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"Its going to be another hot, dry summer"
May 30, 2006 2:25 PM   Subscribe

How can I find out how many days around 30 degrees celcius there are going to be this summer in Ontario Canada?

I can find forecasts saying the temperatures are going to be higher than average but I need more specific. I can find data that tells me that there were x # of days above 25 degrees, but the data is averaged over the last 30 years which is no good.
posted by dino terror to Science & Nature (7 answers total)
 
Will this help? It will let you select a data interval, so it won't just be an average.
posted by unknowncommand at 2:29 PM on May 30, 2006


Oh, and you will want to toggle the menus from the bottom-up (the interval, and then the year), but then you could count month by month.
posted by unknowncommand at 2:32 PM on May 30, 2006


You'll pardon, but I'm afraid I'm not being facetious with this answer: The only way to find out is to go there for the summer and count them. By the end of September you'll know.

Weather forecasting isn't an exact art, and in any given year the number can fluctuate quite a lot compared to the historical record. I think the reason you can't find an answer is that no one knows what the answer is.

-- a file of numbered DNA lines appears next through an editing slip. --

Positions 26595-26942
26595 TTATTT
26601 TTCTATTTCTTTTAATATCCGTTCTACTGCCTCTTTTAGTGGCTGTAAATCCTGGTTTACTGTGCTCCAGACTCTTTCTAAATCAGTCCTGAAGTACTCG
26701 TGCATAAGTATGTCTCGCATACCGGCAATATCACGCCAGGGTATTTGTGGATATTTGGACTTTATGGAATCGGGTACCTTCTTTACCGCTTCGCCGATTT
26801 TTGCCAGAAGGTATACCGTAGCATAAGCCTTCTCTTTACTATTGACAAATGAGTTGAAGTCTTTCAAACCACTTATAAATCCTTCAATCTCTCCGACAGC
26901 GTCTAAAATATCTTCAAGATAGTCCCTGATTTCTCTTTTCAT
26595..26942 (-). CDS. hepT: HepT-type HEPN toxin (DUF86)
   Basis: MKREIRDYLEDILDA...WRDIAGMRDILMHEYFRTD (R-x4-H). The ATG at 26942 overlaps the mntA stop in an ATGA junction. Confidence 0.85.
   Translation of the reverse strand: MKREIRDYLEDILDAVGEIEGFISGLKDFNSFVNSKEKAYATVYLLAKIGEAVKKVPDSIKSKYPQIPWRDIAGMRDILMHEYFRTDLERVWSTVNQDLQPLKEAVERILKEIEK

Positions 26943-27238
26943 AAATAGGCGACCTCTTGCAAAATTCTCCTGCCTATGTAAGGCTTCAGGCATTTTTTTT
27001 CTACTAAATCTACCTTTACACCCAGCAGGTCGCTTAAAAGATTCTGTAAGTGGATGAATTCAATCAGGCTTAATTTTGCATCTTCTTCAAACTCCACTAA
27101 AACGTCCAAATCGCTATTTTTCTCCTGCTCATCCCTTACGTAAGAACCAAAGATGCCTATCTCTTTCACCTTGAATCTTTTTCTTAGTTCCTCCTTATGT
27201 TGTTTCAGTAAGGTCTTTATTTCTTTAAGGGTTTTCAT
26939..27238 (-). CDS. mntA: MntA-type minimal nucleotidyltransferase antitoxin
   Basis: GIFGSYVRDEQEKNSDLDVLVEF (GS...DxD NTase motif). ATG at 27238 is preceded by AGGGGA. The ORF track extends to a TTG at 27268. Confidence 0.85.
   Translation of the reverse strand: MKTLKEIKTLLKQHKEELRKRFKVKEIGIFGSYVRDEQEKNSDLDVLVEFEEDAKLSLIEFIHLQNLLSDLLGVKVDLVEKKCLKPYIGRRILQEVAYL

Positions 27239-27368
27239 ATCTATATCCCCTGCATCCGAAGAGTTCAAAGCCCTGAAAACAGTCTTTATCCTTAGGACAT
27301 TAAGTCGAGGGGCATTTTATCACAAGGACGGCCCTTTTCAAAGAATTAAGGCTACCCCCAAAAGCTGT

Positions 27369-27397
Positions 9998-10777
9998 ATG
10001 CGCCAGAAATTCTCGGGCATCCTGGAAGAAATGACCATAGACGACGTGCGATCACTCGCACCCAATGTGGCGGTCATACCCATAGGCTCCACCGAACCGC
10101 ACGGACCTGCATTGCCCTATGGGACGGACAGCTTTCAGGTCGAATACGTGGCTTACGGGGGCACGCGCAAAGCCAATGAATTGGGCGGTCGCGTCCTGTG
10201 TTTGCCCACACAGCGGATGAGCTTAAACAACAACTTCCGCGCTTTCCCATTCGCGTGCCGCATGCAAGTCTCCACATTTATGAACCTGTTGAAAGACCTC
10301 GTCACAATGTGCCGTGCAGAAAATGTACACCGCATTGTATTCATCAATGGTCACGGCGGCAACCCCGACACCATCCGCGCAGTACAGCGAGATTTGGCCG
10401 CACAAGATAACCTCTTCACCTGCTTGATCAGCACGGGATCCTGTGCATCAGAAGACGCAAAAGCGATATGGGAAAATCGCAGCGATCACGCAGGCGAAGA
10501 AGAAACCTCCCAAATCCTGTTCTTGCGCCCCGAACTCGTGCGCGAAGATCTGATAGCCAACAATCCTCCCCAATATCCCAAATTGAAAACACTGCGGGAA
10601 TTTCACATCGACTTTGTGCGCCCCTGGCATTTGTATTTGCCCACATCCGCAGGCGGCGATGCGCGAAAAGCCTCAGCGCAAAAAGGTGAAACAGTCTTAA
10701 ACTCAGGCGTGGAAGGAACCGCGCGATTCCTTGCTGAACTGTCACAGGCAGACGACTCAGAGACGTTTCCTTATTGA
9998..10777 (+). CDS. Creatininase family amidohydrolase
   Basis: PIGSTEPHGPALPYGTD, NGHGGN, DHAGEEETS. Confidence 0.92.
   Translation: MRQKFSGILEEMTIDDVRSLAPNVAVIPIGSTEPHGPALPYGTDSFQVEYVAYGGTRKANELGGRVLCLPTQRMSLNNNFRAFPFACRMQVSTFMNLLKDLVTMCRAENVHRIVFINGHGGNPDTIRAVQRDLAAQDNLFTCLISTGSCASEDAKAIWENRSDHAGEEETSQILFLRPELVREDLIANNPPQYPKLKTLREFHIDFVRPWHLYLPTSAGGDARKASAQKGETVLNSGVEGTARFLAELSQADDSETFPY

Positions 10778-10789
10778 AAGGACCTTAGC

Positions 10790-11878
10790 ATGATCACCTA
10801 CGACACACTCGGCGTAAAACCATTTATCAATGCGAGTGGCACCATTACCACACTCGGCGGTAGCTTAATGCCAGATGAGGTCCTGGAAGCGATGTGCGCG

In fact, there's reason to believe that accurate predictions that far into the future are impossible. An entire new mathematical field has been built around that discovery.
posted by Steven C. Den Beste at 2:32 PM on May 30, 2006


Oh, sorry, you meant for this coming summer? Nevermind. Steven CDB is correct.
posted by unknowncommand at 2:35 PM on May 30, 2006


Well, according to that Environment Canada resource, Im going to need an air conditioner...
posted by dino terror at 2:53 PM on May 30, 2006


It's 33 celcius (here in Toronto) TODAY. It's not even June yet. It was 33 yesterday too. And it's going to be hot for another day before it drops off to 10-20 on Thursday for a week. You just never know.

I'm guessing it's going to be at least 30, every single day, from middle of june until the end of August. Any cooler days would be the exception to the rule.
posted by Sallysings at 3:01 PM on May 30, 2006


I think you'll find it easier to find data that doesn't account for humidex, but it is/was a Canadian invention so... My best answer is the University of Waterloo Weather Station. They put out all kinds of obscure statistics and Waterloo is pretty central so that might be helpful. If you ask nicely they might even do some kind of custom query on their db for you.
posted by KevCed at 4:23 PM on May 30, 2006


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